This month we catch up with Jonas, Head of Green Coffee Buying at Johan & Nyström in Stockholm.
Tell us about your career coffee and your current role at Johan & Nyström.
I currently work as Head of Green Coffee Buying at Johan & Nyström. I’ve been in the company for seven years, but in my current capacity for about four.
What does a typical day look like for you?
Well, it starts with a cup of coffee, obviously. Then I work through the inbox. Usually, there is a cupping before lunch; either green samples or, together with our Head Roaster, going through our current coffees. Maybe I’ll have a meeting also before lunch. Depending on the season, there might be another cupping session in the afternoon. After picking up my kids from kindergarten, there is usually a phone call or some e-mails with producers or exporters at origin.
If I’m at origin, no day is typical!
How did you come to work in coffee?
As for many, it started out as a hobby. Slowly getting more and more into coffee at home, whilst bar crawling through Stockholm, I managed to get an internship at Johan & Nyström while studying. Later I started working as a barista in Johan & Nyström’s flagship store in Stockholm. I started my own business with a small café/coffee bar in Stockholm, and a few years later, I went back to J&N!
What would you be doing if you weren’t in coffee?
Very good question. I have a degree in Sommelier and Meal science, so probably something with wine or food. I also find the sustainability part of my job to be very interesting and important, so maybe something on that.
What’s your favourite thing about living where you do or where you come from?
Oh, so many things! First, I think Stockholm is a beautiful city. The proximity to water, all the bridges and lots of green areas.
Where would you head when you have time / a day off if we weren’t in a pandemic?
Now, I think I would take the kids to this big, outside museum and zoo called Skansen, which has Nordic animals such as moose, wolves, pigs, wolverine etc. There are many small playgrounds and stuff for the kids, as well as ponies for the kids to ride on. Also, the view from the highest peak is one of the best in the city.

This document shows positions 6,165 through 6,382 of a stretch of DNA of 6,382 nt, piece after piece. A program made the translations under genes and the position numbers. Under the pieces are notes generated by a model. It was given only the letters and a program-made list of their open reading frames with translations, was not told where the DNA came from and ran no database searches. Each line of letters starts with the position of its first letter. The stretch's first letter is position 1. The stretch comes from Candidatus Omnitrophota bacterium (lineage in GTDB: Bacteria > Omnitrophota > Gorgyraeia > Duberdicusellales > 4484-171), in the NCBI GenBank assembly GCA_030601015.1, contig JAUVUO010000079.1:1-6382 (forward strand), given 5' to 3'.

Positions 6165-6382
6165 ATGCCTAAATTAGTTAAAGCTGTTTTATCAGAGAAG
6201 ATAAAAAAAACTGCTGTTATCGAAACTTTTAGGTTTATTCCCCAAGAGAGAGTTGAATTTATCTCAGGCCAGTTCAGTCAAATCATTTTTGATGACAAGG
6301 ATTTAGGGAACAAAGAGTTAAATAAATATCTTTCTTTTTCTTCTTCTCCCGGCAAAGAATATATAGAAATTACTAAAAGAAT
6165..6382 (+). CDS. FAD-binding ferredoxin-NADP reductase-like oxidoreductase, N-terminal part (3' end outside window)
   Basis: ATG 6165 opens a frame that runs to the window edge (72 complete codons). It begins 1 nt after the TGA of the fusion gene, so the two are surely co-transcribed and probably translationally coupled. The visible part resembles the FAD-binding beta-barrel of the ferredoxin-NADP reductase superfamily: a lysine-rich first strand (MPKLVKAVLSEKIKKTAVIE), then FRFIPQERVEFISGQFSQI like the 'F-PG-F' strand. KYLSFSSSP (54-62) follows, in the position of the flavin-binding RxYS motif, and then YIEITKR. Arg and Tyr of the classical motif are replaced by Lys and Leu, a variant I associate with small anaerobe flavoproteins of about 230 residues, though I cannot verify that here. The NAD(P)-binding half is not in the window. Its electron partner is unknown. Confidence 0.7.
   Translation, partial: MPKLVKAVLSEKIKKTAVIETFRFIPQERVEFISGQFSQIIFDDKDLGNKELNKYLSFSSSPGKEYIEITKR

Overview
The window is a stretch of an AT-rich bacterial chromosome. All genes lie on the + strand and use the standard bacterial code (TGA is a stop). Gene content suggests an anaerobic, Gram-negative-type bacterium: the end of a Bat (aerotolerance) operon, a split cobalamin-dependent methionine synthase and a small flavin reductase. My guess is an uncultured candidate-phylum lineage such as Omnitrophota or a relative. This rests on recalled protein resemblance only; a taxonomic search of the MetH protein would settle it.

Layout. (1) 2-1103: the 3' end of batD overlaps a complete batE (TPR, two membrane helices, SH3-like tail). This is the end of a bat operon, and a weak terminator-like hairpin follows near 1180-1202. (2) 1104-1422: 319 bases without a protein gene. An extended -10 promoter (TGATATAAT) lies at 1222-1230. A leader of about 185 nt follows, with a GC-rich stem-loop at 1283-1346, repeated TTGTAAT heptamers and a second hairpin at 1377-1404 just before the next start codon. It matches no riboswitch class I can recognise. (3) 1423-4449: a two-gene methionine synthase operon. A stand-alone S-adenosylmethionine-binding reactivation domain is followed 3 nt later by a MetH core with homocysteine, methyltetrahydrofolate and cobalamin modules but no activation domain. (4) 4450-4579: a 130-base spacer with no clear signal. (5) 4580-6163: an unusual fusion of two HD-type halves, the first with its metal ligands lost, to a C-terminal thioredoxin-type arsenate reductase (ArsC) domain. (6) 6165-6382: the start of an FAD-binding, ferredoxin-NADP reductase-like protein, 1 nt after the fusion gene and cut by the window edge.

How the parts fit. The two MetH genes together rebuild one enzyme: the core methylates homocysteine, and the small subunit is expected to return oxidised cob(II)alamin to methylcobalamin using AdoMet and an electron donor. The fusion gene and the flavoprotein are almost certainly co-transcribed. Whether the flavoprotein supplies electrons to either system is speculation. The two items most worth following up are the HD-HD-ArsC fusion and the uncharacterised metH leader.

Do you have any local tips? Maybe there’s a hidden gem you’d like to share?
Well, besides that one, I’d hop on one of the boats going out to the archipelago. Depending on where you’re going, it’s about 40 minutes to 1 hour or so and you’ll be well out of the city and out among all the small islands. One other tip is La Vecchia Signora, a small, Piedmontese restaurant with great food and a fantastic wine list. And I can’t talk about Stockholm without mentioning Sturehof – a real institution on the restaurant scene in Stockholm. Open all day, always crowded from lunch until late, it has great brasserie-style food with many Swedish classical dishes and an epic wine cellar. Loud, vibrant and tasty.
What have been the biggest learnings that you’ll be taking into 2021?
Wow, many. On a professional note, probably how much I miss travelling to visit the producers. But more seriously, I think one big learning is how fragile the specialty market is. When people stay home, they tend to go back to the coffee they always drink at home, usually the one available at their local grocery store (i.e. not specialty). There are a lot of uncertainties for producers that have really highlighted the need for long term contracts and commitments, as well as flexibility.
What are you most looking forward to this year?
Some sort of normal. That people get to move around more freely. And also, more people to realize all the good that comes with drinking high-quality coffee, regardless of where they’re drinking it.
What’s been keeping you grounded?
Mainly that I have my entire family close to where we live, so we’ve been able to meet somewhat frequently. I’ve had time to cook and eat a lot of food. Also planning forward, to make sure that we are there for the producers both during as well as after the pandemic ends.
Are you reading anything you’d like to recommend?
A lot of cookbooks! Everyone interested in coffee should read God in a Cup by Michaele Weissman. For non-swedes, I’d recommend 438 Days by Martin Persson and Johan Schibbye – a true story of two Swedish journalists captured and imprisoned in Ethiopia.
Do you have a mantra you live by?
If any, it would be “if it’s bad, it’s too expensive”. It translates better to Swedish!
How do you take your coffee?
Filter, black. My go-to is usually V60 or Aeropress.
What’s your favourite origin and why?
The million-dollar question. Extremely difficult, but I think I’ll have to say Colombia. So many different regions with so many different taste profiles, but always clean, juicy, fruity coffees. And, of course, the huge add-on of several harvest periods throughout the country.